Science is about making hypotheses on how things work and then testing them, a process known as the scientific method. Now, if you are trying to switch on a machine, how will you go about it ? You first look at the buttons, seeing if there's any hints on which one is the on button. If there are such hints, you try that button first, if not, then you pick a button at random. Then you observe the results: did the machine turn on ? If not, then your hypothesis was incorrect and you try another button; if yes, then it is likely that this was the correct button (but not certain, since it could be a combination of buttons or something which started the machine).

        Learning to operate a machine without instructions is an endeavour where the scientific method will become very handy. Sure, the machine itself might be technology; but your hopefully systematic attempts to learn about it are science, or at least they better be if you want to have success.

        • Re: (Score:2, Interesting)

          by phaunt (1079975)

          To take an extreme example, learning on which button to push to start a machine is not science - and never will be :-( .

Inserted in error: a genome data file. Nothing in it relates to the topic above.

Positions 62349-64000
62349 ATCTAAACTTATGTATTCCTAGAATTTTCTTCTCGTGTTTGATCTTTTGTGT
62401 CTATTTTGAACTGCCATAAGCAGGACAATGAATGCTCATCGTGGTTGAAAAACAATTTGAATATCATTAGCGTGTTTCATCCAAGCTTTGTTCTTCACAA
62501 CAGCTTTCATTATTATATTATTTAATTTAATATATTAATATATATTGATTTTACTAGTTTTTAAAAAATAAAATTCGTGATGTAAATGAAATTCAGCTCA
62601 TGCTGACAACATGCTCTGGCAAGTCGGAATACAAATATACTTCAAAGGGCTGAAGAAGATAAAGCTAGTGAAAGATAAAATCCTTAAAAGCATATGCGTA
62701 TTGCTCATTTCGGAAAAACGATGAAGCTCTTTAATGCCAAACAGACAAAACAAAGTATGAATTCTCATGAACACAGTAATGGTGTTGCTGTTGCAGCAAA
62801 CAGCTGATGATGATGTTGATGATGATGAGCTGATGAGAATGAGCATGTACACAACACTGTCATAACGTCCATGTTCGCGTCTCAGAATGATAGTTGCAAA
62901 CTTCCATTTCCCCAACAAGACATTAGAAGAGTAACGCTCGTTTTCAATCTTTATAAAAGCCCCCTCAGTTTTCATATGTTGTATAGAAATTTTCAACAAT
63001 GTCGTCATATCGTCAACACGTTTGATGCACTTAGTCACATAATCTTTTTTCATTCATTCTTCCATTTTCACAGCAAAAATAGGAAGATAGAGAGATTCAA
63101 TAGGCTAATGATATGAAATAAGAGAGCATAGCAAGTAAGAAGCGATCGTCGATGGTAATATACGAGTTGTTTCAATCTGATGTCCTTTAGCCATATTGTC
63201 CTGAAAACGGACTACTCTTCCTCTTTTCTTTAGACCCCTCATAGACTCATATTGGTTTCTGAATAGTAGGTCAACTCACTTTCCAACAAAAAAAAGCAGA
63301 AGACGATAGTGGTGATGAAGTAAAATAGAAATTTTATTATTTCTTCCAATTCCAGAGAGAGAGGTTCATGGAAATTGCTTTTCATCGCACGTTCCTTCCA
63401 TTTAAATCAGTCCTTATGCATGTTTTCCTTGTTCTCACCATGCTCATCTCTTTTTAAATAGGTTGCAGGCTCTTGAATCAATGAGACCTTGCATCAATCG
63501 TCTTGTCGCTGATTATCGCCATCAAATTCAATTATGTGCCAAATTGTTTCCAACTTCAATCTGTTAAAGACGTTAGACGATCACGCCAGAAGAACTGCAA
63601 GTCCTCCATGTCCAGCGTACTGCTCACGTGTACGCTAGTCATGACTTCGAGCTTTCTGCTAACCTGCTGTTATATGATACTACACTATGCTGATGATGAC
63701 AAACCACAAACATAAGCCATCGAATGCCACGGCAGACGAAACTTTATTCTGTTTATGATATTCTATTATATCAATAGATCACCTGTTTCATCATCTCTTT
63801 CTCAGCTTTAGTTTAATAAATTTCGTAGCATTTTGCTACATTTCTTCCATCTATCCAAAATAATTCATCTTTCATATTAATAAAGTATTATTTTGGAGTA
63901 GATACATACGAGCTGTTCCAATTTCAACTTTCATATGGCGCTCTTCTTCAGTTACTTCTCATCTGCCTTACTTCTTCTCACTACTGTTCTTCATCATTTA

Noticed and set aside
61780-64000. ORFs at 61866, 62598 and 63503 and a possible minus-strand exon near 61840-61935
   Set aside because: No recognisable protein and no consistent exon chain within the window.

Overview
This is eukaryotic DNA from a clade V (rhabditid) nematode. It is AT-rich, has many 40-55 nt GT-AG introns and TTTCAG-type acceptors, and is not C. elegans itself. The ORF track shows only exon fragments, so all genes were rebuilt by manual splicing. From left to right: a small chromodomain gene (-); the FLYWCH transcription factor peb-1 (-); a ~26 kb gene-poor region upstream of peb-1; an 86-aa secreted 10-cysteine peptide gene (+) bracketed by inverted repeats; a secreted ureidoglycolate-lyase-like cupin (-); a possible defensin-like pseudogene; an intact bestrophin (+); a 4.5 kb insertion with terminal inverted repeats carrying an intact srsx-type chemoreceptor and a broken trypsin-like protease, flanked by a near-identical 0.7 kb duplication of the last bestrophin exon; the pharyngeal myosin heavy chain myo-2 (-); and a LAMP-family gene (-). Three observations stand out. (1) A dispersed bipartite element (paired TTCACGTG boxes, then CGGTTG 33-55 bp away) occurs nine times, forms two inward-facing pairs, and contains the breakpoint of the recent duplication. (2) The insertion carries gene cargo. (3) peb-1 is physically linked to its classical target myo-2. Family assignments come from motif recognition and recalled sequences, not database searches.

Actually, it is. Science is about making hypotheses on how things work and then testing them, a process known as the scientific method.

          As a nice example, consider this [xkcd.com] comic, and don't forget to read the tooltip text that appears when you hover over the image.

        • Re: (Score:2, Informative)

          Just a while ago there was an article on Slashdot, describing how stem cells have been used to fix damaged spines in rats. Making the paralyzed walk again is a miracle straight from the Bible; if that isn't good enough for you to qualify science as "magic", then just what does it take ? Huh ?

          Magic is the supernatural violation of natural law, science is the understanding of natural law. Stop pontificating.

          • Re: (Score:3, Insightful)

            by smallfries (601545)
            You know, if you don't get the literary reference that the GP is alluding to then maybe you should look it up instead of posting a sniping response. Given the way it was modded I think you are in the minority. Here's a hint: look up quotes by Arthur C. Clarke.